There are essentially two routes you can take: online Vietnamese tutors or local language schools. It's like choosing between cake and ice cream. Both are sweet, both end in smiles, but they offer different experiences. Let's break it down, shall we?
Online tutors are the superheroes of language learning in the digital age. An experienced Vietnamese teacher can swoop in to save the day (or your language skills) with their flexible schedules and one-on-one sessions.
It's like having your own personal Vietnamese sensei at your disposal. Here's what you can expect:
Convenience: Learn Vietnamese from the comfort of your own home, or anywhere with an Internet connection. No need to battle traffic or brave the elements.
Flexibility: Online tutors often have flexible schedules. So if you're a night owl or an early bird, you can find a tutor to match your rhythm.
Personalized Learning: One-on-one sessions allow for a tailored learning plan, focusing on your strengths and improving your weaknesses. It's like a custom-made suit, but for your brain.
Teaching correct pronunciation: A live teacher can help you to make sure you're pronouncing words correctly and forming good habits from the beginning. Something that will come in handy later.
Helping you with tones: As you now know, Vietnamese is a tonal language, and using these tones correctly is mandatory, not optional. It might take you some extra effort to get comfortable with these, and a tutor can help.
On the other hand, local language schools teach Vietnamese using a more traditional route to Vietnamese fluency. Picture this: classrooms buzzing with the melody of foreign tongues, friendly competition with peers, and a structured curriculum. Here's the scoop:
Social Interaction: Unlike online tutors, language schools give you the opportunity to interact face-to-face with teachers and fellow students. It's the perfect setting to practice conversation skills and make new friends.
Structured Curriculum: Most language schools follow a set curriculum, providing consistency and a clear path for progression.
Extra-Curricular Activities: Many schools also offer cultural activities to complement your language studies. Think Vietnamese cooking classes, city tours, and more. It's quite literally the 'fun' in 'fundamentals'.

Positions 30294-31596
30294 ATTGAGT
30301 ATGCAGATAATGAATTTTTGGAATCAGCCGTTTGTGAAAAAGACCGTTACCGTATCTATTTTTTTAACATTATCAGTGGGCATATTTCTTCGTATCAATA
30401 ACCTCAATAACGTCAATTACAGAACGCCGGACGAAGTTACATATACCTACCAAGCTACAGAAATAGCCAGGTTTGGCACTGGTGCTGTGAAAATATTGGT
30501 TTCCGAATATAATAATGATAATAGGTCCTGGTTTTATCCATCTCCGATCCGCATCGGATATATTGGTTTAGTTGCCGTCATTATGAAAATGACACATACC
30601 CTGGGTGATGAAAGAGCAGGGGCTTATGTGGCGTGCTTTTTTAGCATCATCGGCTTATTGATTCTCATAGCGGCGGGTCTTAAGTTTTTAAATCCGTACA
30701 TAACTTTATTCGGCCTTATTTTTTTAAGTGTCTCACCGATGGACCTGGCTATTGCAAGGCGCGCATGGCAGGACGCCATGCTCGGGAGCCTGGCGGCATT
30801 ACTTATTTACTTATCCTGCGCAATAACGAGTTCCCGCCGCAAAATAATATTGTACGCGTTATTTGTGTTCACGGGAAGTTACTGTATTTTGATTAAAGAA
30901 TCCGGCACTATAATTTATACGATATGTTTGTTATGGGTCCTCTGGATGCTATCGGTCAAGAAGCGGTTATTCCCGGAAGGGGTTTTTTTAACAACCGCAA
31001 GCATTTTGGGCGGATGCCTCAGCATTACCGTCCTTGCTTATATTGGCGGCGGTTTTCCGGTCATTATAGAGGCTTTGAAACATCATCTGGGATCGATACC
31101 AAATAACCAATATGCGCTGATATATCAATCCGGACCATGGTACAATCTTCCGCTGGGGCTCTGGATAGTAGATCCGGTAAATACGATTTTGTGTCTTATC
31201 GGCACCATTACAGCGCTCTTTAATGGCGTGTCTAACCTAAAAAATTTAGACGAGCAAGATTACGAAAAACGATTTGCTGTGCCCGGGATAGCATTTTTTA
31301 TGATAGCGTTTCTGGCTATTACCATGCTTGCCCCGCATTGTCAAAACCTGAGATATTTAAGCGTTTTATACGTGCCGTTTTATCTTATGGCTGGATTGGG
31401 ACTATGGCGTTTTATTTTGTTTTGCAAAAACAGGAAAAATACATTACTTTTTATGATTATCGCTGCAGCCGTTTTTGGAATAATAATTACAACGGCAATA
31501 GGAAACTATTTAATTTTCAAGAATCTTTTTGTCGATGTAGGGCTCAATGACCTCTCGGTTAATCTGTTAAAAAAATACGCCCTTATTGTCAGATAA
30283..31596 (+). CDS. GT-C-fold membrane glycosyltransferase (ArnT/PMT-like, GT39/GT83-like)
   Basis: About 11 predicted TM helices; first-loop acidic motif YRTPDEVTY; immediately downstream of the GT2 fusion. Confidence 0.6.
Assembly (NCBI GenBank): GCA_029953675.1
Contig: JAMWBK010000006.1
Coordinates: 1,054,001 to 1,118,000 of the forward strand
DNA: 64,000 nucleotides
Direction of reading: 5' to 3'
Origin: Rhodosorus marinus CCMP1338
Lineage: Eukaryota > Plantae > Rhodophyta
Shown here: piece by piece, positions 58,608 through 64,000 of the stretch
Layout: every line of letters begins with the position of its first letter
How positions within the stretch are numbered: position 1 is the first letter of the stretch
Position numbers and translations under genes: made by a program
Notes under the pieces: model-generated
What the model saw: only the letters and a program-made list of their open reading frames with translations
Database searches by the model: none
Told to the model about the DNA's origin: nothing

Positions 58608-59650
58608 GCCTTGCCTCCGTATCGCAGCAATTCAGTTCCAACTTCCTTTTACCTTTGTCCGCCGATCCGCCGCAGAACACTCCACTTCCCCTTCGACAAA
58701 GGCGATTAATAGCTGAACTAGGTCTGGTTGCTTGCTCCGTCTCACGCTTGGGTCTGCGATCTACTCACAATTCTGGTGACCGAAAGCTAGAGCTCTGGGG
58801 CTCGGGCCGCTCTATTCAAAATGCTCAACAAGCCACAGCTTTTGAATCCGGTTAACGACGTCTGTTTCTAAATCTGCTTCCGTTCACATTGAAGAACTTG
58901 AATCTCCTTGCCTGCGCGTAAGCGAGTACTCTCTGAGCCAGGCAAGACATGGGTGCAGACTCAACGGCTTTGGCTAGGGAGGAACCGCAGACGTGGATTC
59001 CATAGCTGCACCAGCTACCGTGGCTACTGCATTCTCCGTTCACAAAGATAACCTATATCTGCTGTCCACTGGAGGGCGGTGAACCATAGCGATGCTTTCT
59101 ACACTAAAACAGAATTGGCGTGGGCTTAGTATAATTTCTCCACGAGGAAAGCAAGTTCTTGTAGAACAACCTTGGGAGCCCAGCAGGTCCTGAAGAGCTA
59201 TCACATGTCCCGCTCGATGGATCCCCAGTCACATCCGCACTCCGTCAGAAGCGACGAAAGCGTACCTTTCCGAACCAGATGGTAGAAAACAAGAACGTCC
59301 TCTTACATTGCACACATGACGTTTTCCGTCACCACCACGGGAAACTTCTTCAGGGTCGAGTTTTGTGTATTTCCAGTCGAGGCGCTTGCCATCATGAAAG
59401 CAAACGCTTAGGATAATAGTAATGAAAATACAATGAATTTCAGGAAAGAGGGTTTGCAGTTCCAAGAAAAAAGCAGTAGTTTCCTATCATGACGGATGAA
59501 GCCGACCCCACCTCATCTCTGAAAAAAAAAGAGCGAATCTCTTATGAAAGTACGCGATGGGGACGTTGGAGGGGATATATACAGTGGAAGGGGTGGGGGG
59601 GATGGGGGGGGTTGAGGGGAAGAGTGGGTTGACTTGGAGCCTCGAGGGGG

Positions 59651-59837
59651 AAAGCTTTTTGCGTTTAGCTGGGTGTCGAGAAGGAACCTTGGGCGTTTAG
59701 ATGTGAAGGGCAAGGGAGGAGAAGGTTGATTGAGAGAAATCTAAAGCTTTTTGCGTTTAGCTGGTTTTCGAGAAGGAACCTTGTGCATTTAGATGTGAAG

No matter which method you eventually choose to learn Vietnamese, let's go through a quick list of tips and tricks that will help you succeed.
The 'speak and repeat' method is as old as language itself, and it's the first method I recommend when learning Vietnamese.
No, you're not going to sound like a native speaker right off the bat. In fact, I guarantee you'll butcher the pronunciation at first, and that's okay! Remember, we're all perfectly imperfect language learners.
Here are a few steps you should consider:
No, we aren't setting you up for a preschool playdate. Remember those good old days when 'A' was for apple, 'B' was for ball? Well, surprise, surprise, in Vietnamese 'A' could be for "ăn" (eat) and 'B' could be for "bơ" (avocado). Trust me, you'll have a lot of fun. And the best part is that Vietnamese uses a Latin-based alphabet just like English, so no strange symbols to crack your head over.
Tip: Don't just learn the letters. Pay attention to the accents. Those little symbols can change the meaning of a word completely. Imagine calling your mother-in-law a monster by mistake! Yikes!
Vietnamese is a tonal language. And no, that doesn't mean you need to sing every sentence (but hey, feel free if you're in the mood). It means that the way you say a word can change its meaning. So make sure you practice those tones until they're as second nature as ordering a coffee at Starbucks.
Start small. You don't need to be a walking dictionary to get by. Learn the common phrases and words first. Greetings, introductions, asking for directions - you know, basic survival skills. Then move on to more complex topics.
Ah, the dreaded G-word. But fear not, grammar is not the monster under the bed. In fact, Vietnamese grammar is quite logical and straightforward. So grab your superhero cape and dive in!
And finally, USE the language. Practice with native speakers, try out language exchange programs, or maybe even take a trip to Vietnam (once it's safe to do so, of course). Remember: the more you use it, the better you'll get.
As I already said, there is no exact way to figure out how long it takes to learn a language like Vietnamese. There are a lot of things that affect it.
But if you think about the above, you might better understand how much time you'll need. Does it fit with what you want and what you have planned? Take an honest look at your goals for using Vietnamese and adjust your learning plans accordingly.
Consider your native language. For a native English speaker or most European language speakers, Vietnamese is a complex language to learn. Even though our grammar and vocabulary are relatively easy to understand, our system of tones is, well, difficult. You must know each tone to understand the language and be understood when you speak it.